2018 was incredible for woods and trees. We had lots of successes, especially the big change in England’s planning legislation. But the new year is already shaping up to be a busy one – we still have lots of work ahead of us and we need your help.

Looking back on a successful year

Let’s take a moment to congratulate each other for everything we achieved in 2018. With your help, we responded to more than 280 cases where developments threatened our ancient woodland. That’s over 100 more than in 2017. Our responses ranged from just one letter outlining our position to our HS2 campaign, which included an 18 page consultation response alongside 30,000 objections from our brilliant supporters. 

One of our biggest wins was the revised National Planning Policy Framework (NPPF). The protection of ancient woodland and ancient and veteran trees in England was put on a par with the best of our built heritage for the first time. What a result!

We couldn’t have done any of this without you and our award-winning threat detector volunteers. Thank you.

Speaking up for ancient woods at Gatwick

To begin the new year we have a slightly unusual threat case - Gatwick Airport’s draft master plan. This reserves and earmarks the surrounding land, which includes a number of ancient woods, for future expansion. Gatwick calls this ‘safeguarding’. In fact it’s the opposite – saving the land for a hypothetical future infrastructure project like a new runway. This is needlessly locking in land which has huge biodiversity value.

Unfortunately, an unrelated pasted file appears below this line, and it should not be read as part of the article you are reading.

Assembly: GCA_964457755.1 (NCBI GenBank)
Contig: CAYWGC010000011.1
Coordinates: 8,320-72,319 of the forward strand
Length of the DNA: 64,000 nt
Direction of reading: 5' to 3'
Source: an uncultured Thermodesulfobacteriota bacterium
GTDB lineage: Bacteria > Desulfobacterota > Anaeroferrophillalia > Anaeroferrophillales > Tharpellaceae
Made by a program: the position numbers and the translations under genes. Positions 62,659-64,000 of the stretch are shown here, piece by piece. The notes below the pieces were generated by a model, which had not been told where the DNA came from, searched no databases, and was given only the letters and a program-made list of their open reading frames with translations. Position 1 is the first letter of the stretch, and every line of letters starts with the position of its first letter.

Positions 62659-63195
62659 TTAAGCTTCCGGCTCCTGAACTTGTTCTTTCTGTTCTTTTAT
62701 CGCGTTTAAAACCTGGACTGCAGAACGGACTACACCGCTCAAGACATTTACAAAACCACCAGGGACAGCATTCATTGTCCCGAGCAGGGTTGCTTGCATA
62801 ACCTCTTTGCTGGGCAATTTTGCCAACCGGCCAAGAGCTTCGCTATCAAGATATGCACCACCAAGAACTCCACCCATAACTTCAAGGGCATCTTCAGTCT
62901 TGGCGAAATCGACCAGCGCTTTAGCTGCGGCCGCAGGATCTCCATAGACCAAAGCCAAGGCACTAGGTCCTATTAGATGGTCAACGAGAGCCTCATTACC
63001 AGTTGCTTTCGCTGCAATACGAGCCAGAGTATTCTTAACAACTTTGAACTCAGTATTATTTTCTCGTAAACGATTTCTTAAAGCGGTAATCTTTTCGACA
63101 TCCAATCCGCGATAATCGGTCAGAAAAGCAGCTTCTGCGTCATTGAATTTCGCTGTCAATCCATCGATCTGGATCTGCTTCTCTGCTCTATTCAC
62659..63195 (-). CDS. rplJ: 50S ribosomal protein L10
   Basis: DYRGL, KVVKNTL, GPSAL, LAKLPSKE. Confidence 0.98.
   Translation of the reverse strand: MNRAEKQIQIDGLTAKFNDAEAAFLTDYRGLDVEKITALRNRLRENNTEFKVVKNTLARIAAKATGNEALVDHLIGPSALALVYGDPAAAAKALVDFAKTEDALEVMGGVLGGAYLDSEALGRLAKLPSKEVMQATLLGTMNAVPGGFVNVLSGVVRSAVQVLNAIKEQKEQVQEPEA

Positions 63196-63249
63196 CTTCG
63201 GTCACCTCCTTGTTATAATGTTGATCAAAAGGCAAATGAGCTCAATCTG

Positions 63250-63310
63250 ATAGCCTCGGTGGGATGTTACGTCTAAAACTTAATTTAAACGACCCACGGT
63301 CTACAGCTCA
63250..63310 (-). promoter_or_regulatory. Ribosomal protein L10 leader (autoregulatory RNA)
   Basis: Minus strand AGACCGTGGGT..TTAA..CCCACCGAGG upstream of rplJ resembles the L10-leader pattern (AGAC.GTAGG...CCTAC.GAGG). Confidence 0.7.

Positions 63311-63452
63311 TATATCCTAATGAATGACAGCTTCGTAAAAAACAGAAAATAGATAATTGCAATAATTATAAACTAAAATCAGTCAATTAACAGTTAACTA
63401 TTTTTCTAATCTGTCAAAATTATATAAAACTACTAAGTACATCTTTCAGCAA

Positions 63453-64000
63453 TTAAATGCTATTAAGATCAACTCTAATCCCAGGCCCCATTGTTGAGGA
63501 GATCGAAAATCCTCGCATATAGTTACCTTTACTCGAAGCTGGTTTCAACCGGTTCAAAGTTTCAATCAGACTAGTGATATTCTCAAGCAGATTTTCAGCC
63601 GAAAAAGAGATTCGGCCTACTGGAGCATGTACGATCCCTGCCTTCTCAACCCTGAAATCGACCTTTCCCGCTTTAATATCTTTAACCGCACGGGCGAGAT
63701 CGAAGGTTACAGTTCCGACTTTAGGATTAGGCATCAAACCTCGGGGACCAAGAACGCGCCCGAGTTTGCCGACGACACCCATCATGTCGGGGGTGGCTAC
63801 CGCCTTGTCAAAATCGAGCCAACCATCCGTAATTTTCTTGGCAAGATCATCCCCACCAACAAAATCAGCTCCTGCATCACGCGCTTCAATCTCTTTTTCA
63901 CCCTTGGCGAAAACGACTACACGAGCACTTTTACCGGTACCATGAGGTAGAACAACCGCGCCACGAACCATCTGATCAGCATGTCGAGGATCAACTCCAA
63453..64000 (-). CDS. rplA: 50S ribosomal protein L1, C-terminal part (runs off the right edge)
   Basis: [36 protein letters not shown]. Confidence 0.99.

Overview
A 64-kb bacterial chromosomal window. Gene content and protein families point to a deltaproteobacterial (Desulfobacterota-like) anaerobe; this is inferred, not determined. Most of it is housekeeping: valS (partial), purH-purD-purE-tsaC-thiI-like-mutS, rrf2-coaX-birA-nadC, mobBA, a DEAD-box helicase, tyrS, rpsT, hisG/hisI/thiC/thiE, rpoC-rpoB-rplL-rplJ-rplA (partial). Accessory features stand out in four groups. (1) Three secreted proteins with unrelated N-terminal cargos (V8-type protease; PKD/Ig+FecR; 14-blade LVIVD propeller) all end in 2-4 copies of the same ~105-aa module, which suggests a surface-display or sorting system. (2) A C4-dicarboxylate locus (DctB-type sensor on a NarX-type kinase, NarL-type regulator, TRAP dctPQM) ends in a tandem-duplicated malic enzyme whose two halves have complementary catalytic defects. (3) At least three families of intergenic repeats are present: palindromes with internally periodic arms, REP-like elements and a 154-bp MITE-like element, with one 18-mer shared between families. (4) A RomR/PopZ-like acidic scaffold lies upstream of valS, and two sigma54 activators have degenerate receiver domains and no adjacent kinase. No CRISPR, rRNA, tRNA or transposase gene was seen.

The plans don’t pose an immediate threat as no development plans are currently on the table. No government policy backs expansion either. But if any new runway proposals were to progress through planning in future, it would likely be considered a National Significant Infrastructure Project (NSIP). The NSIP process emphasises public engagement and this consultation could form part of Gatwick’s evidence.

The consultation period has now ended and we're awaiting the results. You can still tell Gatwick that the ancient woodland surrounding the airport should never be built on and definitely not reserved for a possible future runway – tweet your views to @Gatwick_Airport.

Holiday site plans put on hold

Elsewhere, two ancient woods are facing direct loss from glamping pod proposals: Newent Woods in the Forest of Dean, and Longwood, Norfolk. Both plans have previously been rejected due to their impact on ancient woodland. Longwood was originally submitted before the revised NPPF was published, so we’re hopeful these proposals will be rejected once and for all. That’s just what happened to plans for holiday lodges in Taynuilt, Scotland. They were rejected recently on the grounds of their impact on ancient woodland – a resounding success!

Policy disappointment in Wales

After the big win on planning policy in England last year, things didn’t go so well in Wales. The Planning Policy Wales Edition 10 (PPW10) published at the end of the year didn’t match the NPPF wording of ancient woodland loss only in ‘wholly exceptional reasons of national significance’. The PPW10 wording states ‘unless there are significant and clearly defined public benefits’. This means the concept of necessary loss of ancient woodland remains built in to planning policy.   

Also in Wales, our M4 campaign continues after the vote on plans for a relief road has been postponed. The route will destroy more precious ancient woodland, so we will keep piling on the pressure until the decision is made. 

How you can help in 2019

We’re sure to face more challenges this year, but we’ll celebrate our successes too. You can help in lots of ways – keep your eyes peeled for threats in your area, add your voice to our campaigns and share our vital message: we can’t afford to lose our valuable ancient woodland.

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